Rare earths demand rises, supply crimp fuels global volatility
Mar 31, 2012 | 07:00 PM
| Myra Pinkham
Rising demand for a number of critical rare earth-containing productslike those used in the electronics, defense, automotive and alternative energy sectorsand actions by China, which controls more than 95 percent of global production, to influence supply, likely will keep the international rare earths market on a highly volatile path for some time.
Everyone is trying to get a jump ahead to see what the Chinese are doing, said Karl Gschneidner Jr., senior metallurgist at the U.S. Energy Departments Ames Laboratory and a distinguished professor at Iowa State Universitys Materials Science and Engineering Department in Ames, Iowa.
Over the past few years the Chinese government has imposed export quotas and tariffs on rare earth alloys, metals and oxides to ensure an internal supply amid a rapid growth in the countrys economy, he said.
The Chinese also have the lions share of rare earths processing capacity, with most of the processing facilities elsewhere closing their doors several years ago when rare earth prices plummeted. The only other country to provide conversion services is Japan, with only a marginal amount done in the United States, although some capacity could be added in the next 12 to 18 months, according to Steve Constantinides, director of technology at Arnold Magnetic Technologies Corp. in Rochester, N.Y.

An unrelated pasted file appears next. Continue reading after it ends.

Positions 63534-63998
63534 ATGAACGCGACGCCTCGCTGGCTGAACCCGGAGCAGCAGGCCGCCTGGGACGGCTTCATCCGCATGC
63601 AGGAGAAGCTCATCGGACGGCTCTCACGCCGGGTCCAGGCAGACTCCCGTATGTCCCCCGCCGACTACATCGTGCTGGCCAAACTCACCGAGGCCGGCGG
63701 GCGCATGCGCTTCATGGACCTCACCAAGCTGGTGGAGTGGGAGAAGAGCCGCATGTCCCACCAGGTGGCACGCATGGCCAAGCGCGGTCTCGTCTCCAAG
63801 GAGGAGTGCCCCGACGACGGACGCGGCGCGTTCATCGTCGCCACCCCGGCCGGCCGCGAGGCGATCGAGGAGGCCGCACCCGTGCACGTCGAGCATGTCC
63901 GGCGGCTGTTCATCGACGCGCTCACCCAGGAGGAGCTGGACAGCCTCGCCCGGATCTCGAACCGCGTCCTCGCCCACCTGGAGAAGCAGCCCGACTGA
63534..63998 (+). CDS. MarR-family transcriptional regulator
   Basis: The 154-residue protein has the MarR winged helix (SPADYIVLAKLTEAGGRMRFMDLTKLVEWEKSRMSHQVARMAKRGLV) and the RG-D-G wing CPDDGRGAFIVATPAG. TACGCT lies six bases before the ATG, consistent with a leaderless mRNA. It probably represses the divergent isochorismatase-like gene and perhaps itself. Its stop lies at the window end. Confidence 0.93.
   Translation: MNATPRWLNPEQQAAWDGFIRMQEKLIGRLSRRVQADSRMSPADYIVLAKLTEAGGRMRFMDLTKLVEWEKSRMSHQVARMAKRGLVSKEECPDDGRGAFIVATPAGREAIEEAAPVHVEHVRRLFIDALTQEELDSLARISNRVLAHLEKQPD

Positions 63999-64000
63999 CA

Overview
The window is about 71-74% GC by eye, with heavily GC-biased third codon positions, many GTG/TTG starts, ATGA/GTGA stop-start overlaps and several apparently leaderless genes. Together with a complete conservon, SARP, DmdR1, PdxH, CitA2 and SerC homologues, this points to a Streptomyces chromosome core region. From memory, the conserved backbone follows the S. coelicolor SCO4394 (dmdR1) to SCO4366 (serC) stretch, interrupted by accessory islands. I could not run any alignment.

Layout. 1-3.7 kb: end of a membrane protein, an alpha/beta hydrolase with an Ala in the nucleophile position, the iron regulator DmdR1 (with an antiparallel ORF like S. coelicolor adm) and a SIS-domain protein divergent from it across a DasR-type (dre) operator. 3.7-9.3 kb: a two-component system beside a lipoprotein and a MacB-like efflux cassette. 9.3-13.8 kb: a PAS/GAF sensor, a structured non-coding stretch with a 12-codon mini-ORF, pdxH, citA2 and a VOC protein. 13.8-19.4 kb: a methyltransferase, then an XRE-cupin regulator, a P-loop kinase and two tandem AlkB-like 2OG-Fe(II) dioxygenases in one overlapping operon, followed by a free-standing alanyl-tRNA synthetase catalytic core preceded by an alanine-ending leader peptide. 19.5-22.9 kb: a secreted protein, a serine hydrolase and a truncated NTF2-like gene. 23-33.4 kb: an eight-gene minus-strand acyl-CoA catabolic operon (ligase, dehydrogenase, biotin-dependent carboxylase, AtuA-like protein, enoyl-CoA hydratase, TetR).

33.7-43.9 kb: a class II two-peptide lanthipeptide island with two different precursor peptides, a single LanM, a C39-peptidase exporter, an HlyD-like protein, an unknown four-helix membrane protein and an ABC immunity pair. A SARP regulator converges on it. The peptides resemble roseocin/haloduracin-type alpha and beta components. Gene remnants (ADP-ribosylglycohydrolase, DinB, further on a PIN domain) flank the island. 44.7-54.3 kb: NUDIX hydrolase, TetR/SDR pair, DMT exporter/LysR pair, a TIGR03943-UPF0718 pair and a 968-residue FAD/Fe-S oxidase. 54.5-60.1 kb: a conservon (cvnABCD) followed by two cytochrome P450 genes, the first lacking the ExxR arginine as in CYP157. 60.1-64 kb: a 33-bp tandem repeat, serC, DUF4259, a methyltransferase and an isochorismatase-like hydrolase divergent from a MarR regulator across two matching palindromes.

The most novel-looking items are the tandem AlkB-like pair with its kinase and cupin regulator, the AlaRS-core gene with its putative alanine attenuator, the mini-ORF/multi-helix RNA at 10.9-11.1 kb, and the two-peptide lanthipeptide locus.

However, that new capacity is expected to be exclusively for light rare earths and there currently is no separation capacity for heavy rare earth elements outside of China due to the complex chemistry of the process, according to Gareth Hatch, founding principal of consultancy Technology Metals Research LLC, Carpentersville, Ill., and president of Innovation Metals Corp., which began providing downstream processing and marketing services to the rare earths sector in 2011 with a light and medium rare earth elements processing facility in Vietnam.....
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